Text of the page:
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Suppose $(B_t, \mathcal{F}_t)_{t \geq 0}$ is a classical Brownian Motion (with the canonical filtration) and consider the process $X_t=\sin(B_t)$.

What properties does our new process share with a Brownian motion? Concretely: does it follow that $(X_t, \mathcal{F}_t)_{t \geq 0}$ is also a continous martingale?

It is definetively the case that $X_t$ also has stationary, independent increments, so that: $$\mathbb{E}[X_T|X_t] = \mathbb{E}[X_t + (X_T-X_t)|X_t] = X_t + \mathbb{E}[(X_T-X_t)|X_t] = X_t + \mathbb{E}[X_T-X_t] = X_t$$

Do you agree? Continuity also seems not difficult. On the other hand, the previous quick proof does not hold for $\cos(B_t)$ since $\mathbb{E}[X_T] \neq \mathbb{E}[X_t] \neq 0$.

Does this mean $\cos(B_t)$ is really not a martingale? I am using the results on this page by the way, for the expected values of $\sin(B_t)$ and $\cos(B_t)$.

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  • $\begingroup$ Are you familiar with Itô's lemma? $\endgroup$ Commented Apr 27, 2022 at 23:03
  • $\begingroup$ A little bit, yes. I just took a look at the lemma again. If we prove that both process are Ito processes then we are done, right? @JoseAvilez $\endgroup$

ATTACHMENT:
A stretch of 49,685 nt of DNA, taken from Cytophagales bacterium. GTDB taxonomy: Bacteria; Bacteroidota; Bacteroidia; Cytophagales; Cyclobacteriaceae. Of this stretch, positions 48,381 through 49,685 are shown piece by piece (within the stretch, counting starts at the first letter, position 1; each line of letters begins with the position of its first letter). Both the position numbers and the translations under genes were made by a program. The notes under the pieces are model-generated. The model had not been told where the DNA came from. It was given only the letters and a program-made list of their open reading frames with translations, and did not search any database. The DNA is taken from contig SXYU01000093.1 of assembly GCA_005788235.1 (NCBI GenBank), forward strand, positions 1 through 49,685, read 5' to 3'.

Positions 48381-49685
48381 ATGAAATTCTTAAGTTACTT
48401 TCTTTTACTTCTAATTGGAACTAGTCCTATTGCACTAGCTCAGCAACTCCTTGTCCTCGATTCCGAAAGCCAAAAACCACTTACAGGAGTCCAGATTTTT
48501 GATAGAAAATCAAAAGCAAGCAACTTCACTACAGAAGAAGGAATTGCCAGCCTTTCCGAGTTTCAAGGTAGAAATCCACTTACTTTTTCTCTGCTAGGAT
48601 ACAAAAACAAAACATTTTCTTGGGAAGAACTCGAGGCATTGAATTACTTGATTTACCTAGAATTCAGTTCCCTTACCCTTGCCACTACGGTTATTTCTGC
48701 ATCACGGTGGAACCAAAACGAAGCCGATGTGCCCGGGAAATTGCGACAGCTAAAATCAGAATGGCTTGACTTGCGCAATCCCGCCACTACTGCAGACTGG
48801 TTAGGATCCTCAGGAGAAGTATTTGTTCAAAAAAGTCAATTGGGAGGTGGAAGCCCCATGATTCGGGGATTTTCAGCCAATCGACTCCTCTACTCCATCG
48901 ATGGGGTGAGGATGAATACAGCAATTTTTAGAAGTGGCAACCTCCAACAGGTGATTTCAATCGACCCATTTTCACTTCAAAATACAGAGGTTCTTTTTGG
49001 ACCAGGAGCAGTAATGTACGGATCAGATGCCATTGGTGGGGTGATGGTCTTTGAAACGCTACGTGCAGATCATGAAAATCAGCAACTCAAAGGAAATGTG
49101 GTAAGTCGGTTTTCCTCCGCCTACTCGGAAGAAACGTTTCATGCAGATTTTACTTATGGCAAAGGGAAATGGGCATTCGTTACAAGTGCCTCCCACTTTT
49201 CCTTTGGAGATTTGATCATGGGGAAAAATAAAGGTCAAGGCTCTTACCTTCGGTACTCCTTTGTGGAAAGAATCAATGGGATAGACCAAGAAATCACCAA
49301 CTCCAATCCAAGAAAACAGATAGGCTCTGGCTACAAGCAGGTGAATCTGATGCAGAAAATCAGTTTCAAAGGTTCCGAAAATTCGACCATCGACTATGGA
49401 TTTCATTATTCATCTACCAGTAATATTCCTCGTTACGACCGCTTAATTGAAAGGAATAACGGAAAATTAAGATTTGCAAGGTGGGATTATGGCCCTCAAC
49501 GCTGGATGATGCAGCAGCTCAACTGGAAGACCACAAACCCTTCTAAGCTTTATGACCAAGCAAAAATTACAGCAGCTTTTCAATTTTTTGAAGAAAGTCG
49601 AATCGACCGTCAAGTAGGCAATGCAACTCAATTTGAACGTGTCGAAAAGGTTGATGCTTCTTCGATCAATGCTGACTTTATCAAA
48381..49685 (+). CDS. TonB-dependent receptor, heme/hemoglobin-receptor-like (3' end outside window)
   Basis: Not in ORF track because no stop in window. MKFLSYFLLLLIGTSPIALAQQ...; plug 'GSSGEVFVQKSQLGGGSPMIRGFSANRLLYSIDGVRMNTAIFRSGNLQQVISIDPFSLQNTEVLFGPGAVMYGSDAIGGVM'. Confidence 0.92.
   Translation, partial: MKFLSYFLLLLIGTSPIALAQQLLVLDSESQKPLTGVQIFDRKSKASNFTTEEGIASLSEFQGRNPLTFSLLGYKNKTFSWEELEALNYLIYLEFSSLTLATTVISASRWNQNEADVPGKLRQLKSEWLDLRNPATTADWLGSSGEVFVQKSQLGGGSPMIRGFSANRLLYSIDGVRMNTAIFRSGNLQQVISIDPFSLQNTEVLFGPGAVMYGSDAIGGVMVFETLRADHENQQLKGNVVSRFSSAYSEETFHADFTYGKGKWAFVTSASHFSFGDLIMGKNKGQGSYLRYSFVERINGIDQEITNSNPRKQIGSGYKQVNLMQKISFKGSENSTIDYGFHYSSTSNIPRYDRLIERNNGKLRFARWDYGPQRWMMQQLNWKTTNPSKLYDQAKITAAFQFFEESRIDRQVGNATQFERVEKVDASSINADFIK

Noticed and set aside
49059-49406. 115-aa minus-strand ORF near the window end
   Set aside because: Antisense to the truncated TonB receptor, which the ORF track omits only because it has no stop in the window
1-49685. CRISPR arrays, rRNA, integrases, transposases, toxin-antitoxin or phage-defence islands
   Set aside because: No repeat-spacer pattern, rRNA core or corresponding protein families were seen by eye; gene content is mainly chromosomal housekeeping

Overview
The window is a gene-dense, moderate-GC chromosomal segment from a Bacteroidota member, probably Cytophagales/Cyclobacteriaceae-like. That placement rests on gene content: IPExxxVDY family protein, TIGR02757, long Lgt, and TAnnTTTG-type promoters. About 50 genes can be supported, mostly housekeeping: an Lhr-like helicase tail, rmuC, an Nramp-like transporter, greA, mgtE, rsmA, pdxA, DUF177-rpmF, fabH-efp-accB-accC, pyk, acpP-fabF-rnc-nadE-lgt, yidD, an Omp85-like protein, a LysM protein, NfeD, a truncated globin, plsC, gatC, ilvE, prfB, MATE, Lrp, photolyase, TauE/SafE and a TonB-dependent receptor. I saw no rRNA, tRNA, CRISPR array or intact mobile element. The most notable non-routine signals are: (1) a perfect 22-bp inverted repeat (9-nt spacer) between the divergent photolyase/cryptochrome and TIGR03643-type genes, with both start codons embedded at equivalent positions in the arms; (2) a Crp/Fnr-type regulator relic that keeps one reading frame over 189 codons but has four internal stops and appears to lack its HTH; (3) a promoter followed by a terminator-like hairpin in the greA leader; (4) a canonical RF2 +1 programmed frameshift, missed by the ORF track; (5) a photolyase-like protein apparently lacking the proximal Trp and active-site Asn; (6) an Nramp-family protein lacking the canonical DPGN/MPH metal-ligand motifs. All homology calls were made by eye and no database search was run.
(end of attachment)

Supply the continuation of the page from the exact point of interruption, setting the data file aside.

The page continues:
– Barreto
    Commented Apr 27, 2022 at 23:09
  • $\begingroup$ Not quite, as you probably want to show that $X$ is not a martingale (hint: it isn't). Your calculation of conditional expectation is suspect... $\endgroup$ Commented Apr 27, 2022 at 23:10

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Continuity is immediate as the composition of continuous functions is again continuous. However, $\sin (B_t)$ and $\cos (B_t)$ are not martingales.

Let $f(x) = \sin x$, so that $f_x(x) = \cos x$ and $f_{xx}(x) = -\sin x$. Then, by Itô's lemma, $X_t$ satisfies the following stochastic differential equation:

$$dX_t = f_x(B_t) dB_t + \frac{1}{2}f_{xx}(B_t) dt = \cos (B_t)dB_t - \frac{1}{2} \sin (B_t)dt$$

In particular, $\sin B_t$ has a non-zero drift term, so that it cannot be a martingale. You may argue similarly for $\cos B_t$,

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  • $\begingroup$ Thank you! Can I ask you one more thing: is $\sqrt{t} \sin(B_t)$ a martingale? I am reading about the Lemma, and maybe the $\sin$ cancels out there. $\endgroup$
    – Barreto
    Commented Apr 27, 2022 at 23:22
  • $\begingroup$ Although here quantstart.com/articles/Itos-Lemma the lemma is stated for $C^2$ functions, and the square root is not $C^2$ in $\mathbb{R}$.. $\endgroup$
    – Barreto
    Commented Apr 27, 2022 at 23:24
  • $\begingroup$ I see. However, we would then have that $f(x,t)= \sqrt{t}\sin(x)$, and using the notation of the page quantstart.com/articles/Itos-Lemma, $dW(t)^2$ is just $dB(t)^2$ which is $dt$. Adding them both does not give 0, so it still has a drift. Could you tell me what am I doing wrong? $\endgroup$
    – Barreto
    Commented Apr 27, 2022 at 23:41
  • $\begingroup$ @Sarah The comment section is perhaps not the best place for us to have this conversation. Please post it as a separate question showing your application of Itô's lemma and I'll be able to comment. $\endgroup$ Commented Apr 27, 2022 at 23:42
  • $\begingroup$ Ok! Give me a second. Thank you for the discussion btw. $\endgroup$
    – Barreto
    Commented Apr 27, 2022 at 23:43

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